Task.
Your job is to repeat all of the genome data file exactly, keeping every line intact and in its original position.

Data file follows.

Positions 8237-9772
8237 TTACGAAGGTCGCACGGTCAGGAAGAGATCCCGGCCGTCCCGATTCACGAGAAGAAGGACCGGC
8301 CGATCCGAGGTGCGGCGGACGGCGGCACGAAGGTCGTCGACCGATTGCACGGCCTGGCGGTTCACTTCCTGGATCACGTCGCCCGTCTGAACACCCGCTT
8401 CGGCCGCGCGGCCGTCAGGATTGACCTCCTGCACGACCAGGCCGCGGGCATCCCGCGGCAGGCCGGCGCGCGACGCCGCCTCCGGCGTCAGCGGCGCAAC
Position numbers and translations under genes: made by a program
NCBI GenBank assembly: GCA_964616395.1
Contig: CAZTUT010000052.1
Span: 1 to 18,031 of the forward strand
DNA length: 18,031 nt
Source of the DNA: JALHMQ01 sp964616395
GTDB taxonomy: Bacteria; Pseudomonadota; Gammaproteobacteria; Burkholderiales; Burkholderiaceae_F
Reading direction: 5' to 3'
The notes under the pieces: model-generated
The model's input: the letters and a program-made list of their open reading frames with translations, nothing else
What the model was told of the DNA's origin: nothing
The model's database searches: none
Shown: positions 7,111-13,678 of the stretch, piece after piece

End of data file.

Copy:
Positions 8237-9772
8237 TTACGAAGGTCGCACGGTCAGGAAGAGATCCCGGCCGTCCCGATTCACGAGAAGAAGGACCGGC
8301 CGATCCGAGGTGCGGCGGACGGCGGCACGAAGGTCGTCGACCGATTGCACGGCCTGGCGGTTCACTTCCTGGATCACGTCGCCCGTCTGAACACCCGCTT
8401 CGGCCGCGCGGCCGTCAGGATTGACCTCCTGCACGACCAGGCCGCGGGCATCCCGCGGCAGGCCGGCGCGCGACGCCGCCTCCGGCGTCAGCGGCGCAAC
Position numbers and translations under genes: made by a program
NCBI GenBank assembly: GCA_964616395.1
Contig: CAZTUT010000052.1
Span: 1 to 18,031 of the forward strand
DNA length: 18,031 nt
Source of the DNA: JALHMQ01 sp964616395
GTDB taxonomy: Bacteria; Pseudomonadota; Gammaproteobacteria; Burkholderiales; Burkholderiaceae_F
Reading direction: 5' to 3'
The notes under the pieces: model-generated
The model's input: the letters and a program-made list of their open reading frames with translations, nothing else
What the model was told of the DNA's origin: nothing
The model's database searches: none
Shown: positions 7,111-13,678 of the stretch, piece after piece